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Loka Thangmathesvaran, Bernard Szirth, Albert S Khouri; Synergistic Use of Novel Imaging Technology in Type 1 Diabetes Screenings. Invest. Ophthalmol. Vis. Sci. 2018;59(9):1918.
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© ARVO (1962-2015); The Authors (2016-present)
Management of diabetic retinopathy has relied on fundus photography. However, ocular coherence tomography (OCT) and ocular coherence tomography-angiography (OCT-A) can help detect early ocular changes in patients with type 1 diabetes mellitus (T1DM). A retrospective, observational study was done to highlight each non-mydriatic imaging modality in the context of T1DM.
Subjects (n=4) average age 23 years old were included for analysis. Inclusion criteria was having T1DM for greater than 10 years. Color and auto-fluorescence retinal imaging, OCT, and OCT-A images were reviewed. HbA1C, visual acuity, and intraocular pressure were collected over a five year period.
Subject A maintained HbA1C levels of 6.0 over a period of 10 years is our control subject. No signs of diabetic retinopathy were noted. (Fig 1A-C). Subject B has optic nerve head drusens that coalesced, impeding vasculature flow predisposing to glaucoma and flame hemorrhages. (Fig 1D-F). Subject C had a spike in glucose lasting 12 months with HbA1C levels at >13.5 and elevation in blood pressure (140/90) inadequately controlled on ACE inhibitors. He developed 271 hemes in his left eye. However, since his foveal avascular zone (FAZ) was not compromised, anti-VEGF were not used (Fig 2A-B). Subject D had chronically elevated glycemic parameters at HbA1C of 9.0 (with peaks of over 10.5). Macular edema and neovascularization of the FAZ were noted (Fig 2C-E). Anti-VEGF agents were recommended.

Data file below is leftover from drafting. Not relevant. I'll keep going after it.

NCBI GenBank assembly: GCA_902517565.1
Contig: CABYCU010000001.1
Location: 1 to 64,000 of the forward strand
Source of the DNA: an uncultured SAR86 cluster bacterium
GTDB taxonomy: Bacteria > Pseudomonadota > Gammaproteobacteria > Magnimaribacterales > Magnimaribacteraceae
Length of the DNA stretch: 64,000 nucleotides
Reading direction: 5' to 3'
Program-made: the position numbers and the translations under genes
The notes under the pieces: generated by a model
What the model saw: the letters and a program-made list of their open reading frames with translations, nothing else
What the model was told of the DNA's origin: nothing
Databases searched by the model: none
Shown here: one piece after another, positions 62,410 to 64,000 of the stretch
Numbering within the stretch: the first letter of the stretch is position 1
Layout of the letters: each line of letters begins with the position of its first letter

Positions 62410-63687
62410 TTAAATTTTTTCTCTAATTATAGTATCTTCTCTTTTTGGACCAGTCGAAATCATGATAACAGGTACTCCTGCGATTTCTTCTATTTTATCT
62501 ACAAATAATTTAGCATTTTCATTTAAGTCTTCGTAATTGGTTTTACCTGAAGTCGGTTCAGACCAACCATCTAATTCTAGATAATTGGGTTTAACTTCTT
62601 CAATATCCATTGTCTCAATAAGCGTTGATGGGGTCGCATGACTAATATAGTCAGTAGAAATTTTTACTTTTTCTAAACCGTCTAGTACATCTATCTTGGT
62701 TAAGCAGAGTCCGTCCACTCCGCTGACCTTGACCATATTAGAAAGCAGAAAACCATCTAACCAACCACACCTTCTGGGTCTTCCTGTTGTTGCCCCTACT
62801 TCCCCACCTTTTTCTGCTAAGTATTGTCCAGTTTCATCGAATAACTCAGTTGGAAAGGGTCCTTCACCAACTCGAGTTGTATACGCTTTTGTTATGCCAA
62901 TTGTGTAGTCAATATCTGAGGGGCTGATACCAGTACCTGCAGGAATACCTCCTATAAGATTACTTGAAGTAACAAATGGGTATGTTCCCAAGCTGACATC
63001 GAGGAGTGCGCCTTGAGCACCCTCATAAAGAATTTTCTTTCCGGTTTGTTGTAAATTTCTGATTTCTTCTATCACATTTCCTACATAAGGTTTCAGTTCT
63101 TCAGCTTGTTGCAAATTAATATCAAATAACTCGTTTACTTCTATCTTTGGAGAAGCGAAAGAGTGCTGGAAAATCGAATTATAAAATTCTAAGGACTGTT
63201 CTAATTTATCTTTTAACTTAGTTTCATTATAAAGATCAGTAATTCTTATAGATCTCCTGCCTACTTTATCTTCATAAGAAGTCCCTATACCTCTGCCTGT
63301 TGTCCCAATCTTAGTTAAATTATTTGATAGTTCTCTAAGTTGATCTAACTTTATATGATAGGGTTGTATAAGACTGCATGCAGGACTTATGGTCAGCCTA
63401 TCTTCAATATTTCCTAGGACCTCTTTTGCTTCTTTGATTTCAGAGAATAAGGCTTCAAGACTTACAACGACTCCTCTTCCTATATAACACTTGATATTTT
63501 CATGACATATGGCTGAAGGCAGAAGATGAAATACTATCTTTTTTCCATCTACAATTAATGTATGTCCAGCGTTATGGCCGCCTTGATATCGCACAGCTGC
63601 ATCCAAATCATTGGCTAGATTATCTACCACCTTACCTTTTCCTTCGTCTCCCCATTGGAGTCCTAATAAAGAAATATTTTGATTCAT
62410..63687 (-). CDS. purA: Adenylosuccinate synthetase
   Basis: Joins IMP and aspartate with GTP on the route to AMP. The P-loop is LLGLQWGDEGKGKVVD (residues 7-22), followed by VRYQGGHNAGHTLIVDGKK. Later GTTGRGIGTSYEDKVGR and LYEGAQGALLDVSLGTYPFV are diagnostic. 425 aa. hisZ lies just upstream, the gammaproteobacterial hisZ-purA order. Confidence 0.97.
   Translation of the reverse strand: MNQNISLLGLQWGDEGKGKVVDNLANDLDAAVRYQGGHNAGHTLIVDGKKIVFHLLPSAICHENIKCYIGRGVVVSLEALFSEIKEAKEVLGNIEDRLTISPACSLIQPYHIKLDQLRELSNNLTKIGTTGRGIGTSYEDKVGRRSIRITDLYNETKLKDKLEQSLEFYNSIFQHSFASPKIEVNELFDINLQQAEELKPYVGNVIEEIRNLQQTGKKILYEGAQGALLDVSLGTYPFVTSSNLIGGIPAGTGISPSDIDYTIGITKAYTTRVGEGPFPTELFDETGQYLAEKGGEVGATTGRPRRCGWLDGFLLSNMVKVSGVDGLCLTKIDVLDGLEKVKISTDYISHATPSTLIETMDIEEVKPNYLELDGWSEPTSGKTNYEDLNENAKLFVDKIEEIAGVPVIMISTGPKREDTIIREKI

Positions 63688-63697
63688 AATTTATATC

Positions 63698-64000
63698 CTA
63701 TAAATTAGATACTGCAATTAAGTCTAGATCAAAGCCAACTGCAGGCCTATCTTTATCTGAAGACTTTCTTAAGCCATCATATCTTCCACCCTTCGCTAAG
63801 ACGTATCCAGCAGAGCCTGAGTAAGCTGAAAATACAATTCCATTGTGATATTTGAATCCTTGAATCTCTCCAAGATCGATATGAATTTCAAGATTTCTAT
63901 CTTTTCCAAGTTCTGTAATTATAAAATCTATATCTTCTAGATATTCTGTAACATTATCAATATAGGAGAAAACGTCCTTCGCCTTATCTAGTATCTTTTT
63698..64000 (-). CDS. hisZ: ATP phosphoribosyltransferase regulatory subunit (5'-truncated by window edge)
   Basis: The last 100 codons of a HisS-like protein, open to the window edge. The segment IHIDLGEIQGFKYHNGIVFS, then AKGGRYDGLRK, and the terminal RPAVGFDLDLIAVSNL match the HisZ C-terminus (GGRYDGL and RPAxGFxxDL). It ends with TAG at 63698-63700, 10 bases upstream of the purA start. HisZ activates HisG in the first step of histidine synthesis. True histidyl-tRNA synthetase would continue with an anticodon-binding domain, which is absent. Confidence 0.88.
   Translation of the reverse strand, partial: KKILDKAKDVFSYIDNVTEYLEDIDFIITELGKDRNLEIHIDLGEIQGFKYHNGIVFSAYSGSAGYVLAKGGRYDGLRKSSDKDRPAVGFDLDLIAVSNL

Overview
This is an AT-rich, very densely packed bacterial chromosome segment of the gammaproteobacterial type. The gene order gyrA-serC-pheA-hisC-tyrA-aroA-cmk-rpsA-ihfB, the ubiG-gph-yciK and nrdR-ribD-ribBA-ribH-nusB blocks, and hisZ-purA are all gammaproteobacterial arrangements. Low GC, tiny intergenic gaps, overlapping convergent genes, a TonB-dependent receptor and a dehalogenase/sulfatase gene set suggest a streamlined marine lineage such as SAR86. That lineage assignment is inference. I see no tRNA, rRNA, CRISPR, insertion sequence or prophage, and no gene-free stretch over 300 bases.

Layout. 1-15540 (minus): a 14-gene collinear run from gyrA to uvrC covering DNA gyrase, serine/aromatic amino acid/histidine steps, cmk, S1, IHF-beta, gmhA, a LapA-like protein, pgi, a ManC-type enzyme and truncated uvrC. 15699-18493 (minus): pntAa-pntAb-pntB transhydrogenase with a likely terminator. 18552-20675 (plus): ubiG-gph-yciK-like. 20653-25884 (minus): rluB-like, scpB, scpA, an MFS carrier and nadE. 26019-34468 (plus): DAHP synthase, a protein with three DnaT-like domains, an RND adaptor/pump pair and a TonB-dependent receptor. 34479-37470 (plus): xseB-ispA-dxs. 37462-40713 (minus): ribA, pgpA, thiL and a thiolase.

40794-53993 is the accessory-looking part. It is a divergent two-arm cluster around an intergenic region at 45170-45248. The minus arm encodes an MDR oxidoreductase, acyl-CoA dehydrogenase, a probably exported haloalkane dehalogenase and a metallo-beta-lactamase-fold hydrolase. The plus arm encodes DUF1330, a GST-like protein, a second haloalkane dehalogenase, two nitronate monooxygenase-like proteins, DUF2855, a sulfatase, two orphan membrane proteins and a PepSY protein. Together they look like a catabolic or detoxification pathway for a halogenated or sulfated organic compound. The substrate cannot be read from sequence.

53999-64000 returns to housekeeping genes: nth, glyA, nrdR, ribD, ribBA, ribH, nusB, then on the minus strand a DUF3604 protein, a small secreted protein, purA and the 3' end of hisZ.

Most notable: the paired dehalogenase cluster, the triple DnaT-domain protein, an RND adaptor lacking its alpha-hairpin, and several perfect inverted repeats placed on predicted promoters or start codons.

These current advances for diabetic retinopathy imaging can be synergistically used in non-mydriatic mode. Consolidation of information from these imaging sources will help dictate appropriate clinical management.
This is an abstract that was submitted for the 2018 ARVO Annual Meeting, held in Honolulu, Hawaii, April 29 - May 3, 2018.
Figure 1: Subject A: A. (top-left) ONH centered fundus- 2016. B. (top-middle) OCT-2016. C. (top-right) OCT-A- 2016 Subject B: D. (bottom-left) ONH centered fundus- 2013 E. (bottom-middle) ONH Centered Fundus Auto Fluorescence- 2013 F. (bottom-right) ONH Centered Fundus Emboss- 2013.
Figure 2: Subject C: A. (top-left) macula centered fundus- 2015. Dot hemorrhages, flame hemorrhages, and IRMAs noted B. (top-right) OCT-A image- 2015. Macular edema and neovascularization is not present. Subject D: C. (bottom-left) macula centered fundus-2016. D. (bottom-middle) SD-OCT- 2016. Macular edema is noted. E. (bottom-right) OCT-A- 2016. Neovascularization of the FAZ zone can be noted.
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